SAP Expands Design Thinking Footprint in Silicon Valley
When it comes to design thinking and software, Silicon Valley might as well be the cradle of civilization. With the mother of all design companies, IDEO, and the Stanford D-School down the street it’s fitting that SAP Labs Silicon Valley expanded its design footprint regionally with some big news last week.
SAP has been quietly gathering strength and accolades in design-centric innovation for over a decade. For example, last year the company won The Red Dot Award, a much-coveted design award, for SAP Fiori — the new interface SAP developed for its software.
Last week marked the opening of a new AppHaus in Palo Alto and the second annual HIVE conference, an event dedicated to understanding what immersive technologies — like virtual reality and robotics – mean to designers and business applications.
The AppHaus Palo Alto is one of three such spaces around the world and joins other locations at SAP campuses in Heidelberg and Korea. The AppHauses fall under the Design and Co-Innovation Center (DCC) – an SAP Labs team devoted to highly customized co-innovation with SAP clients. The Palo Alto site will include a D-shop where SAP employees, customers and university students can tinker with the latest technologies including robotics, virtual reality headsets and 3D printing.
“When people come into the AppHaus they are inspired to create and try something new,” Janaki Kumar, Americas Head of the DCC, said of the Palo Alto space at its opening ceremony. “All the organizational silos, the constraints, the hierarchies – they don’t exist anymore. People come here to open themselves up to new possibilities.”
Sam Yen, who a few years ago was appointed SAP’s first Chief Design Officer, also spoke at the event, putting into perspective what this new creative space means for the company. “We have gone through our own transformation figuring out what design means to our organization, and how we can use it to change the mindset and culture,” Yen told those gathered at the AppHaus the opening. “We have seen a significant shift at SAP in how we approach software, and that’s what this space represents.”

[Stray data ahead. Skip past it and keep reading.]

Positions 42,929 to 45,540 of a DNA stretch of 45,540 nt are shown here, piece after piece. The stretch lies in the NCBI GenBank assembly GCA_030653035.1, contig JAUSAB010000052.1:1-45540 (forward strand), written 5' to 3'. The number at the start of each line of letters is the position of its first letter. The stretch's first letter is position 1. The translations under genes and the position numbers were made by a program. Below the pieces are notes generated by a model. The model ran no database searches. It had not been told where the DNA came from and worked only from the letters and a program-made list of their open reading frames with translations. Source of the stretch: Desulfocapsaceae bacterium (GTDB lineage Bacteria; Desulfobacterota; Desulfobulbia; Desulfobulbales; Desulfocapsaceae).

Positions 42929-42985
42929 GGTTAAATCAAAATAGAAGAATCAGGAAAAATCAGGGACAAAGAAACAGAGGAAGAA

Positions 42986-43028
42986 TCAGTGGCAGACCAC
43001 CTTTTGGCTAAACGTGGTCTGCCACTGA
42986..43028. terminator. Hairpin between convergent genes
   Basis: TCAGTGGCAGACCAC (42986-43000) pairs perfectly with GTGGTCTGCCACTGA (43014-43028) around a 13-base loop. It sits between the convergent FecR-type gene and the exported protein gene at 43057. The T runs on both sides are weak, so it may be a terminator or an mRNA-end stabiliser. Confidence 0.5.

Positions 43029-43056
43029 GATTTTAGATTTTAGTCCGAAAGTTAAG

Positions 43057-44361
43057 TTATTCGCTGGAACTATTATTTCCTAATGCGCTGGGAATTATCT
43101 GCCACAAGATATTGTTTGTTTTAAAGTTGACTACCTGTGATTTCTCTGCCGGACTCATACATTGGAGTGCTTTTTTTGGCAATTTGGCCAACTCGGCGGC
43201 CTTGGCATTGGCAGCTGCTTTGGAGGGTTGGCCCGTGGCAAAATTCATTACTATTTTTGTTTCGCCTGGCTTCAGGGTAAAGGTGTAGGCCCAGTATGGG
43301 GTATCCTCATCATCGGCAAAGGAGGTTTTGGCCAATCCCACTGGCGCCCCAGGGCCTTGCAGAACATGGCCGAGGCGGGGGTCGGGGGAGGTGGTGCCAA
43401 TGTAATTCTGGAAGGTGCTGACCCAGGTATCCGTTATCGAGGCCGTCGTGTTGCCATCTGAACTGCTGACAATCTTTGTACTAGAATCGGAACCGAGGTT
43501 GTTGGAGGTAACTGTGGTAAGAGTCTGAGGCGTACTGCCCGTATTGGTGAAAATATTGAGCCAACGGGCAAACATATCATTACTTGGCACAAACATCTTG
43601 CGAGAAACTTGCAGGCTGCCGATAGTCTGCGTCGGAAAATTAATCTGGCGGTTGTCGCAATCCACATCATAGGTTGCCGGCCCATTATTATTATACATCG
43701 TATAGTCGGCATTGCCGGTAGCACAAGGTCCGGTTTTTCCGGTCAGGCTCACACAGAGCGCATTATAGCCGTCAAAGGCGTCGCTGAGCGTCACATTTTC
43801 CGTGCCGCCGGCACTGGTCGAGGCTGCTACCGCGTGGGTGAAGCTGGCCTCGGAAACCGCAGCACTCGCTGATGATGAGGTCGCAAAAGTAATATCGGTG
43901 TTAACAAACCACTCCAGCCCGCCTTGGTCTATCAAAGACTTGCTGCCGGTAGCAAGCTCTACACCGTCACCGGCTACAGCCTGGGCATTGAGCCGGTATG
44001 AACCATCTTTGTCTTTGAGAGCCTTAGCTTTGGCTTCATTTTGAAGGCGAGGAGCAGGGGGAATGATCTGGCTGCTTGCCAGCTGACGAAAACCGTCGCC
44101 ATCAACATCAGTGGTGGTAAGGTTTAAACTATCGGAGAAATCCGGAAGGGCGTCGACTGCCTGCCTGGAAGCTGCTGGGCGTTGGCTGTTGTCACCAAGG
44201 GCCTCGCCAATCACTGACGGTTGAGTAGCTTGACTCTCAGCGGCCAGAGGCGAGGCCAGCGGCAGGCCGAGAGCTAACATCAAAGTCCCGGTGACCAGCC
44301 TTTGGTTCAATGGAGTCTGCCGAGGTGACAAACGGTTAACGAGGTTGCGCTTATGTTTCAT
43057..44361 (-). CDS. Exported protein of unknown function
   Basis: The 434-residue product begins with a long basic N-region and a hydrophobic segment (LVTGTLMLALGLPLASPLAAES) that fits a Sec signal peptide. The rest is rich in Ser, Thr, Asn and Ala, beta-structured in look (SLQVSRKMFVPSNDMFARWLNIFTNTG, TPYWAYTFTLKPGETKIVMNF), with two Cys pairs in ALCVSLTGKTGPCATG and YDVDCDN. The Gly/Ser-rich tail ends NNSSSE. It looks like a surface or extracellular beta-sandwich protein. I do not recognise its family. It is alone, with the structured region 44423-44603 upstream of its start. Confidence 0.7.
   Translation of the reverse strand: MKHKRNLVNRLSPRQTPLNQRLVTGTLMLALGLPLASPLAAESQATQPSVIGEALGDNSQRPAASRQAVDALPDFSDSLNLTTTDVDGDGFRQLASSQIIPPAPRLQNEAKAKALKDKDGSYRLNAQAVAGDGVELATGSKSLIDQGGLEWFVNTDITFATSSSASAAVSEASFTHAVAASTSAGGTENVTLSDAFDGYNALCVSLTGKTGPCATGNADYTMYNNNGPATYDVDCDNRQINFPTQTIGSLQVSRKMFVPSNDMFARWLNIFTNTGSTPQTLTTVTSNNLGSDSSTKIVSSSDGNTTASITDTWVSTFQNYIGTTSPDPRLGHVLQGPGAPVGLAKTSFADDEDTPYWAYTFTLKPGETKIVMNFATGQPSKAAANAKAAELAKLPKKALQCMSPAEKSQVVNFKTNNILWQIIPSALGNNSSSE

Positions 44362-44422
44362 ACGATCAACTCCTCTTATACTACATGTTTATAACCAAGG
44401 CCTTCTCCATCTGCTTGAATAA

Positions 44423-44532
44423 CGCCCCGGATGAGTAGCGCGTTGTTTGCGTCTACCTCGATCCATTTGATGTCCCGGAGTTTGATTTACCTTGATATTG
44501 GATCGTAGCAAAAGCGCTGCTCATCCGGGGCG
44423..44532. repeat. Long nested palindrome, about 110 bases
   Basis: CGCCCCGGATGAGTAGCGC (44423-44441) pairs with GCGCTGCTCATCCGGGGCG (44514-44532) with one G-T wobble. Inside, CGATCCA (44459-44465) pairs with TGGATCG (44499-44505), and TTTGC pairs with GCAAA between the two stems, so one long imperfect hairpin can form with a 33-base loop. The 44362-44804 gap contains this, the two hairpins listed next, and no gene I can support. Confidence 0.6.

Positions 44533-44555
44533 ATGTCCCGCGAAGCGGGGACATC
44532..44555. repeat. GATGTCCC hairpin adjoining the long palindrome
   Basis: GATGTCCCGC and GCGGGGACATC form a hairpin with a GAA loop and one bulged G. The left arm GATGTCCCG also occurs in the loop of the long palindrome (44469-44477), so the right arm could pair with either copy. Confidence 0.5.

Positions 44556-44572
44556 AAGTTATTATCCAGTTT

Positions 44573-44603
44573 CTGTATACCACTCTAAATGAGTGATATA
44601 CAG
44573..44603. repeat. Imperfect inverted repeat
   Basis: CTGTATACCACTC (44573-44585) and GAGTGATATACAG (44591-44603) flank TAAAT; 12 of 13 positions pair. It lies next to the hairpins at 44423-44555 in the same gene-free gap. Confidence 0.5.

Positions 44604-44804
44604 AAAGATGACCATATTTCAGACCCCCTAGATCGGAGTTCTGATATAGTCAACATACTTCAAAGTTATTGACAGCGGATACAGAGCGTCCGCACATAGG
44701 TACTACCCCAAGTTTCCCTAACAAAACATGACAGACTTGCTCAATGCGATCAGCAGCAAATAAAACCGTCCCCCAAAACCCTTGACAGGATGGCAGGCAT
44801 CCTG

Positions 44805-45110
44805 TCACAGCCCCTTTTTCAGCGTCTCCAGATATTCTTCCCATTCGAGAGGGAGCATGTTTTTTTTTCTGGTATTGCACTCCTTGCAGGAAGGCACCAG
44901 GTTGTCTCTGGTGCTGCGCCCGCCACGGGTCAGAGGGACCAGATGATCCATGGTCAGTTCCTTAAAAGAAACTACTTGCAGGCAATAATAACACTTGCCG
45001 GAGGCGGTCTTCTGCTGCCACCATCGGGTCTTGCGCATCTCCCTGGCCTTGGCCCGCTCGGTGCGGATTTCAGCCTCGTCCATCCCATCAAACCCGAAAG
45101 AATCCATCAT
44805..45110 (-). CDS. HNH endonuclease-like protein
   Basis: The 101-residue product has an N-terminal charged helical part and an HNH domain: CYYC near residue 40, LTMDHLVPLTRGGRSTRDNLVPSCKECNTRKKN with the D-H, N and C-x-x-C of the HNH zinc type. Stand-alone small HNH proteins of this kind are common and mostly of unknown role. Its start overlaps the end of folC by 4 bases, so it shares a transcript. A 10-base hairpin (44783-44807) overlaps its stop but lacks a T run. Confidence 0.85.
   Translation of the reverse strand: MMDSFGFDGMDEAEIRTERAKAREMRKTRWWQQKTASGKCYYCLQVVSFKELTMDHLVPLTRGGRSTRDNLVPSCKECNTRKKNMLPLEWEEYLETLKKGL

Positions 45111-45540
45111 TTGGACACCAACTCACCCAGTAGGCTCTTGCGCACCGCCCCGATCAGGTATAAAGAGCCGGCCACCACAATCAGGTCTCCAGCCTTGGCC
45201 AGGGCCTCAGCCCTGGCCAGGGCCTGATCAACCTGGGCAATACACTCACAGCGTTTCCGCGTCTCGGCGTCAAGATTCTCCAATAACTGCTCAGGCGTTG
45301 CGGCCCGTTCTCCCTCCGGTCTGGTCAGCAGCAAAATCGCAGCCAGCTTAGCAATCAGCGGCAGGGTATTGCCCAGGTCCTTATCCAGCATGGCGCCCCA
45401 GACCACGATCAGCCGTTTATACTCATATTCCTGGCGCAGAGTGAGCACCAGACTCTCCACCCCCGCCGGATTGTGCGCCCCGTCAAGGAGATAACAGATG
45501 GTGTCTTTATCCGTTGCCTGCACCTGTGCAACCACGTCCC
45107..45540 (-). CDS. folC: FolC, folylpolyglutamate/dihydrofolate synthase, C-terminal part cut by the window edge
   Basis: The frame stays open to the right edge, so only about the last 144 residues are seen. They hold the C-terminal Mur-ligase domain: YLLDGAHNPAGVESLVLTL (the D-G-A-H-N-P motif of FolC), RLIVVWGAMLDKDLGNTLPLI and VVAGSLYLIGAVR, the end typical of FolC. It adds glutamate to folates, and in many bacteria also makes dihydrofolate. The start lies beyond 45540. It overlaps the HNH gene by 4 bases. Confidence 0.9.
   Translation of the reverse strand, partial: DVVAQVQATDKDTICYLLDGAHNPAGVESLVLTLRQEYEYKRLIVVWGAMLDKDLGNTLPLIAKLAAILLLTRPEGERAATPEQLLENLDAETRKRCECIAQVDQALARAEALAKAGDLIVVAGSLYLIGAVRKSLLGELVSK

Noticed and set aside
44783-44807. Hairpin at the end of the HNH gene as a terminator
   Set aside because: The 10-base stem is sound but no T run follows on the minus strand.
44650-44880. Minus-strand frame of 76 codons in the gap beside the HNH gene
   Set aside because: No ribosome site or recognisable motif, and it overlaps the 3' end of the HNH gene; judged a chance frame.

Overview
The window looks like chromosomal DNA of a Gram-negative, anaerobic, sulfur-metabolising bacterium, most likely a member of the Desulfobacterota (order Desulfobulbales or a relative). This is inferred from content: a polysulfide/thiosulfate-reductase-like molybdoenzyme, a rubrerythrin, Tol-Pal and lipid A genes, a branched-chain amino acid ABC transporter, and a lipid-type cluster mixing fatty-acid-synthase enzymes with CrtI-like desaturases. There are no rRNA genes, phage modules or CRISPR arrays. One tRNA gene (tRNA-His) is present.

The next day at SAP held its annual design and development conference, HIVE. Yen keynoted at the event and reiterated the importance of design in today’s business landscape.
“Designed-centered organizations have really outperformed the market over the past ten years. Those organizations that don’t have internal design talent, or have not fostered a design culture over the last few years, have massively acquired [design consulting firms],” Yen told the audience of SAP employees.
Transformation from the inside out
SAP is even taking innovation a step further. The company’s commitment to core principles of design thinking – empathy, creativity, collaboration and iteration – has helped support a culture of innovation readiness.
By extending its design-thinking offerings to customers, SAP can help clients be more innovative by collaborating with them on specific projects, and helping entire organizations to think like designers and reorient their entire business around core design principles.
Visiting Palo Alto recently, Andreas Hauser, Global Head of the DCC, spoke to the unique opportunity his team at SAP has to really shape business going forward. “What’s motivating me so much is that there is a unique opportunity for us in this industry to help change the way people work,” Hauser said.
Design Thinking Goes Mainstream
The world may finally be catching on to the importance of design thinking, but these ideas are not new to SAP. Yen recently told employees, “You see a lot of companies over the last few years taking credit for introducing design thinking and running with it, but we’ve been at this for a long time.”
It will be interesting to see what comes next.